Summary – A top-down review of interesting calls and comments made last week in Treasuries, monetary policy, economics, stocks, bonds & commodities. TAC is our acronym for Tweets, Articles, & Clips – our basic inputs for this article.
Editor’s Note: In this series of articles, we include important or interesting Tweets, Articles, Video Clips with our comments. This is an article that expresses our personal opinions about comments made on Television, Tweeter, and in Print. It is NOT intended to provide any investment advice of any type whatsoever. No one should base any investing decisions or conclusions based on anything written in or inferred from this article. Macro Viewpoints & its affiliates expressly disclaim all liability in respect to actions taken based on any or all of the information in this article. Investing is a serious matter and all investment decisions should only be taken after a detailed discussion with your investment advisor and should be subject to your objectives, suitability requirements and risk tolerance.
Remember the tumult of last Friday with the Michael Flynn guilty plea and the 350 point decline in the Dow? By Monday morning, they were saying forget about it. Because the “Good” won and the “Bad” went away. We are speaking, of course, of the Jonathan Turley article The Good, the bad and the ugly of Michael’s Flynn’s guilty plea. The agent of the Bad, Brian Ross of ABC, was shunted away for a 4-week suspension and the Dow opened up 200+ points higher on Monday morning.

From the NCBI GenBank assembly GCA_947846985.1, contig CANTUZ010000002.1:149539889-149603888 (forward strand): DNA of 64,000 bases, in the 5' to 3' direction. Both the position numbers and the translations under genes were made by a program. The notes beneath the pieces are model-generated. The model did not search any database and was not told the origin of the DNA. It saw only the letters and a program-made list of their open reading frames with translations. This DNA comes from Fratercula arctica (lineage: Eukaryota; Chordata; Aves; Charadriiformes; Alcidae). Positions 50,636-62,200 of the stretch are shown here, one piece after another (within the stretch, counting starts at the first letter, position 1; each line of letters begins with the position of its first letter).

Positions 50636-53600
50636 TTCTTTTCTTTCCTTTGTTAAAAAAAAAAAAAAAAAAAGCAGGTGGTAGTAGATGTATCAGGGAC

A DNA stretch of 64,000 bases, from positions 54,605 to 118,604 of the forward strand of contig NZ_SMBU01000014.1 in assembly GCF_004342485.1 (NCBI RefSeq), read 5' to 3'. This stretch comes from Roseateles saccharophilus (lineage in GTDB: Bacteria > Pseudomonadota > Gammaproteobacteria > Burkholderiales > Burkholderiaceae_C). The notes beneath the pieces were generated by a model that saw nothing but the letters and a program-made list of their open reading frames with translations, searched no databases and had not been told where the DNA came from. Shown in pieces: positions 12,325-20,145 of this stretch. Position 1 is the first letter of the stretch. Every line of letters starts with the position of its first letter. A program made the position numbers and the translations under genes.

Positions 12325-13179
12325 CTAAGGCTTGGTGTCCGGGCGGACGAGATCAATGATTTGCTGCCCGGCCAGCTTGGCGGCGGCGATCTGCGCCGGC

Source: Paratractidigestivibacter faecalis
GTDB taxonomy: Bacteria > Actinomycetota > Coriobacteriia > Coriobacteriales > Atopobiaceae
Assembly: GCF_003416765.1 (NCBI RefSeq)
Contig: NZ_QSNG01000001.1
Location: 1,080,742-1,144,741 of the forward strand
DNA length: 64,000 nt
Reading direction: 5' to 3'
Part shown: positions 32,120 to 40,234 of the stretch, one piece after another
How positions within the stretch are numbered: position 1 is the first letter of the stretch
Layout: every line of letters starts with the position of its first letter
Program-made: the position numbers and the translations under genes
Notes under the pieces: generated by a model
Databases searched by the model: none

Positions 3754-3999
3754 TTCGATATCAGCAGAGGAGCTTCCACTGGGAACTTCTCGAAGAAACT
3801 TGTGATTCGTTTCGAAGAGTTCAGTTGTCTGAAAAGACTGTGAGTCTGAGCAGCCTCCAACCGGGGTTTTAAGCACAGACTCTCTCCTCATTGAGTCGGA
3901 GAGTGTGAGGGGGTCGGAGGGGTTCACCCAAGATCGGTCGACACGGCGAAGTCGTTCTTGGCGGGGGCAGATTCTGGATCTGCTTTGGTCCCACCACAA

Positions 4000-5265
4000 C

Four days later came the Tax Cut bill passage by the Senate. And talk began again about a major Infrastructure program early next year. That took care of the weakness in Transports and DJT closed up 2.1% on the week. The Dow and the S&P rallied a bit this week as well.
The action suggests that the upside exhaustion signaled by @TommyThornton last week is still a factor despite the good news. Lawrence McMillan of Option Strategist also saw some sell signals this week – “Market breadth has not been strong and both breadth oscillators remain on sell signals at this time“.
But “this is only a short-term condition” he wrote and added:
- “In summary, when the market sold on “the news” early this week, it looked like a correction might be able to take hold — perhaps driving $SPX down towards support at 2600. That was not the case. But even if a short-term correction were to take place, the intermediate-term indicators ($SPX and $VIX charts) are still bullish“.
2. Payroll Report
The payroll report came in at 228,000 and as “Rosie” Rosenberg said rosily – “There is no sense debating the contours of today’s employment report – it was buoyant“.
But look what happened. The inexorable force of the rising 2-year yield stopped as soon as the report hit the tape. Actually, the 2-year yield fell more on the day than the 5-year yield. What’s even more amazing? The 6-month yield dropped by 2 bps on Friday, more than twice the fall of 0.9 bps in the 30-year yield. That can only mean one thing – the certainty of the Fed raising rates in the next 6 months fell a bit. You can see that in:
- Holger Zschaepitz? @Schuldensuehner – Fed rate hike expectations drop a tiny bit after US jobs data as payroll rose 228k above consensus of 195k but average hourly earnings increased only 2.5% YoY, less than exp. Looks as if pay gains are slower than what’s expected at this stage.